a. Identify the SEA's specific measurable goals and objectives related to increasing student academic achievement; decreasing student dropout rates; or improvement in other educational factors the SEA may elect to measure, and describe how Rural and Low-Income School program funds will help the SEA meet the goals and objectives identified.

b. Describe how the State elects to make awards under the Rural and Low-Income School Program:

i. By formulas proportionate to the numbers of students in eligible districts;

ii. Competitively (please explain any priorities for the competition); or

iii. By a State-designed formula that results in equal or greater assistance being awarded to school districts that serve higher concentrations of poor students.

(Note: If a State elects the third option, the formula must be submitted for Department approval. States that elect this option may submit their State-designed formulas for approval as part of this submission.)

I. Key Fiscal Information

Consolidated Administrated Funds

1. Does the SEA Plan To Consolidate State-Level Administrative Funds?

If yes, please provide information and analysis concerning Federal and other funding that demonstrates that Federal funds constitute less than half of the funds used to support the SEA.

If yes, are there any programs whose funds are available for administration that the SEA will not consolidate?

2. Please Describe Your Plans for Any Additional Uses of Funds

Transferability

Does the State plan to transfer non-administrative State-level ESEA funds under the provisions of the State and Local Transferability Act (sections 6121 to 6123 of the ESEA)? If so, please list the funds and the amounts and percentages to be transferred, the program from which funds are to be transferred, and the program into which funds are to be transferred.

(Note: If the State elects to notify ED of the transfer in this document, the State's responses to the application's requests for information should reflect the State's comprehensive plan after the transfer. If the State has not elected to transfer funds at this time, it may do so at a later date. To do so, the State must (1) establish an effective date for the transfer, (2) notify the Department (at least 30 days before the effective date of the transfer) of its intention to transfer funds, and (3) submit the resulting changes to the information previously submitted in the State's consolidated application by 30 days after the effective date of the transfer.)

Program Specific Fiscal Information

1. Title I, Part A—Improving Basic Programs Operated by LEAs

a. Identify the amount of the reservation in section 1003(a) for school improvement that the State will use for State-level activities and describe those activities.

b. For the 95 percent of the reservation in section 1003(a) that must be made available to LEAs, describe how the SEA will allocate funds to assist LEAs in complying with the school improvement, corrective action, and restructuring requirements of section 1116 and identify any SEA requirements for use of those funds.

c. Identify what part, if any, of State administrative funds the SEA will use for assessment development under ESEA section 1004, and describe how those funds will be used.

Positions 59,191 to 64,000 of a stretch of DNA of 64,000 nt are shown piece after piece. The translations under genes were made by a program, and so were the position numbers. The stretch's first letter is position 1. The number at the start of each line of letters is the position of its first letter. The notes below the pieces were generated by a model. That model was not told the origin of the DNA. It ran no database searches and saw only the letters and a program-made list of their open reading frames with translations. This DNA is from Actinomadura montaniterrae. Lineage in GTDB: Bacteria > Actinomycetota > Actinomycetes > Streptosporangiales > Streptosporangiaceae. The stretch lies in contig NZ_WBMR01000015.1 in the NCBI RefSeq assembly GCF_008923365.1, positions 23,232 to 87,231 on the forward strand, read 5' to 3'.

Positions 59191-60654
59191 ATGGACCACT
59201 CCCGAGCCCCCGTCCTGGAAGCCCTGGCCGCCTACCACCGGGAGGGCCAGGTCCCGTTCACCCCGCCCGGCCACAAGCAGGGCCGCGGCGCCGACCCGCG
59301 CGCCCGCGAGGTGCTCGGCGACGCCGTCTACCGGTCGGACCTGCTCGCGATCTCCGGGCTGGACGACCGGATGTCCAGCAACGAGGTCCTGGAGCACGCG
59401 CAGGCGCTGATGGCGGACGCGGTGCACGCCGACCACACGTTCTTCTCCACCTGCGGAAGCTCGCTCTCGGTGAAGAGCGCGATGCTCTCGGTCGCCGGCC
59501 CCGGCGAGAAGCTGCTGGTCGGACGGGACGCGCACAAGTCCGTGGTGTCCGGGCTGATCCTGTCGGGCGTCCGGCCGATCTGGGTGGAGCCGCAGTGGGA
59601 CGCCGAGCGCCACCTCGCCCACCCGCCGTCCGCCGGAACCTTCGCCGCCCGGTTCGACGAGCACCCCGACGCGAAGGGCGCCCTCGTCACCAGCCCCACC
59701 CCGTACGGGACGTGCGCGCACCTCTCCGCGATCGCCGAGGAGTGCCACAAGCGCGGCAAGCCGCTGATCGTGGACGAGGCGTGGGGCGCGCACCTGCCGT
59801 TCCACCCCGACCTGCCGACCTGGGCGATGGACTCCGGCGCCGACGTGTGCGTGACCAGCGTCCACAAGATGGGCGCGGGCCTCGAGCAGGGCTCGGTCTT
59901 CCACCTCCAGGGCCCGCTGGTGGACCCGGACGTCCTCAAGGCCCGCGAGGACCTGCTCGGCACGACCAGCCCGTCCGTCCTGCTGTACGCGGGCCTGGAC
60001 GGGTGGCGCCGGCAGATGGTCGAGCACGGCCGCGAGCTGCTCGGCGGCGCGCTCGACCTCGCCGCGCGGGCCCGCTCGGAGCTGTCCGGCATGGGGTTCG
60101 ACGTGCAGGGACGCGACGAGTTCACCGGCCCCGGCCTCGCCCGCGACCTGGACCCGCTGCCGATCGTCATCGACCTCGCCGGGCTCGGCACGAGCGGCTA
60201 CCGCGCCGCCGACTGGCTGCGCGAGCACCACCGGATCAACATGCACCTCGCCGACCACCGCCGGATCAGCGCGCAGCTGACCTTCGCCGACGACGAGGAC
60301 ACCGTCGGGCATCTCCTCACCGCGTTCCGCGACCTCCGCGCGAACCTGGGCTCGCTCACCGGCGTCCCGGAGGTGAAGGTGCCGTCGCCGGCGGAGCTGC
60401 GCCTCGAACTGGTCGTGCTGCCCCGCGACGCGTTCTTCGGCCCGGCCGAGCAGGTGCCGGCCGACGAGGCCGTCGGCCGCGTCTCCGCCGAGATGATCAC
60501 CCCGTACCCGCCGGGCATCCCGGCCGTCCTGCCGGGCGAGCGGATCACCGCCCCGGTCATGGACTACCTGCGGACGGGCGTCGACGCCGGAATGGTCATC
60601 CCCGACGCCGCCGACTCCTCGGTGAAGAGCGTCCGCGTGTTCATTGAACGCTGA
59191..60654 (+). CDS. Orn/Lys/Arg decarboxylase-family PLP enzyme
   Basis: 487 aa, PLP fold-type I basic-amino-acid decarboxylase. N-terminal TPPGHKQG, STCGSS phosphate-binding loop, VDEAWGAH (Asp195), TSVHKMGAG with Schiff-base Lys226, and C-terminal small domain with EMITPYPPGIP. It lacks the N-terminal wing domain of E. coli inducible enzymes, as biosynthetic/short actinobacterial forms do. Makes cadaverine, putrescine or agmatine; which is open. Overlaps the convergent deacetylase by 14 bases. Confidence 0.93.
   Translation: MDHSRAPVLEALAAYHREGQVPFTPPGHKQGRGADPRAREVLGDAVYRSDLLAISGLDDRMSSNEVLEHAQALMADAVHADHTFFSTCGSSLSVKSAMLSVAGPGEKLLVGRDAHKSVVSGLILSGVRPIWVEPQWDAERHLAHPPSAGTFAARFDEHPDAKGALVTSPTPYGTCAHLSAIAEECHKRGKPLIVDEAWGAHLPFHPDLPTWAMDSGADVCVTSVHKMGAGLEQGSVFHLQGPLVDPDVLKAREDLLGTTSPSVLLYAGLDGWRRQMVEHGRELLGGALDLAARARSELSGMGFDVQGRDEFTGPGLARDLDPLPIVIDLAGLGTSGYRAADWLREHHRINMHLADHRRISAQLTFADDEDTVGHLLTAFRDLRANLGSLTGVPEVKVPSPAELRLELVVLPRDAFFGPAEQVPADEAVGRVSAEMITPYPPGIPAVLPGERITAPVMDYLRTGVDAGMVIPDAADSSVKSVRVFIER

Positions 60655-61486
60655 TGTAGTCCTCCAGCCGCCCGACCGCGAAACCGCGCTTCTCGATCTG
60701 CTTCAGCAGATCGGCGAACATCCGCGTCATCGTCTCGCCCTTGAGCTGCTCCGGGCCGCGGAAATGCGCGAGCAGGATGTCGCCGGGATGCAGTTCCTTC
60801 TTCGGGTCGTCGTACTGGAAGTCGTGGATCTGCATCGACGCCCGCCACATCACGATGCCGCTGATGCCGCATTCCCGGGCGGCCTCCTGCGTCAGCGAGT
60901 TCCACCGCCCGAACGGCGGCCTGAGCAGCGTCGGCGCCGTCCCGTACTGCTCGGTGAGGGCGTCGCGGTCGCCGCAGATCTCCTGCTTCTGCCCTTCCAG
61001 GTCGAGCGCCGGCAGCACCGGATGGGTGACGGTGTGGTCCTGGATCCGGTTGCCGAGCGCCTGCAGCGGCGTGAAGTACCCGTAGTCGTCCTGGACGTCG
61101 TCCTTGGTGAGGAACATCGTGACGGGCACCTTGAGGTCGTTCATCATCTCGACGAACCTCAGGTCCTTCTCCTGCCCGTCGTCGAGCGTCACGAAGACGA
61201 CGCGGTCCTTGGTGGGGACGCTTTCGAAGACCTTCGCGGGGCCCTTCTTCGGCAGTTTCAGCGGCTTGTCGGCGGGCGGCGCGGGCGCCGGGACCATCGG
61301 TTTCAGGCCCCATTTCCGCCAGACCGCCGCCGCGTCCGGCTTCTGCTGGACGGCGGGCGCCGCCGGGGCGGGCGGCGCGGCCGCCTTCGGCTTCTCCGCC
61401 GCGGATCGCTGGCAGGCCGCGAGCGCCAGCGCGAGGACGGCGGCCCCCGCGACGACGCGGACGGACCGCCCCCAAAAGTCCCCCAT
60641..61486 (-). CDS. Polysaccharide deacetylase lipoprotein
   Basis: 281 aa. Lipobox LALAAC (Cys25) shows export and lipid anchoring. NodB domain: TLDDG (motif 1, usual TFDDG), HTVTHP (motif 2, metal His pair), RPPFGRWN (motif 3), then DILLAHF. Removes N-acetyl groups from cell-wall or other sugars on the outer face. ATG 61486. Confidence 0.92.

d. Describe how the State will inform LEAs of the procedures LEAs must use to distribute funds for schools to use for supplemental services under section 1167(e)(7) and the procedures for determining the amount to be used for this purpose.

e. Describe how the State will use formula funds awarded under section 6113(b)(1) for the development and implementation of State assessments in accordance with section 6111.

2. Title I, Part B—Even Start Family Literacy

Identify the amount of the reservation under subsection 1233(a) that the State will use for each category of State-level activities listed in that section, and describe how the SEA will carry out those activities.

3. Title I, Part C—Education of Migratory Children

Identify the amount of funds that the SEA will retain from its Migrant Education Program (MEP) allocation, under section 200.41 of the Title I regulations (34 CFR 200.41), to carry out administrative and program functions that are unique to the MEP, and describe how the SEA will use those funds.

4. Title I, Part D—Children and Youth Who Are Neglected, Delinquent, or At-Risk

Describe how the funds reserved under section 1418 will be used for transition services for students leaving institutions for schools served by LEAs, or postsecondary institutions or vocational and technical training programs.

5. Title II, Part A—Teacher and Principal Training and Recruiting Fund

a. If applicable, of the one percent of the State's program allocation that ESEA section 2113(d) makes available to both the SEA and State agency for higher education (SAHE) for the costs of administration and planning, identify the amount the two agencies have agreed each agency will retain.

Note:

In the absence of an agreement between the two agencies to apportion the one-percent in another way, of this amount the Department annually will award to the SAHE for administration and planning the greater of—

1. The amount of FY 2001 funds it had received for administration under the predecessor Title II, ESEA Eisenhower Professional Development Program, or

2. Five percent of the amount available each year for subgrants to partnerships under ESEA section 2113(a)(2).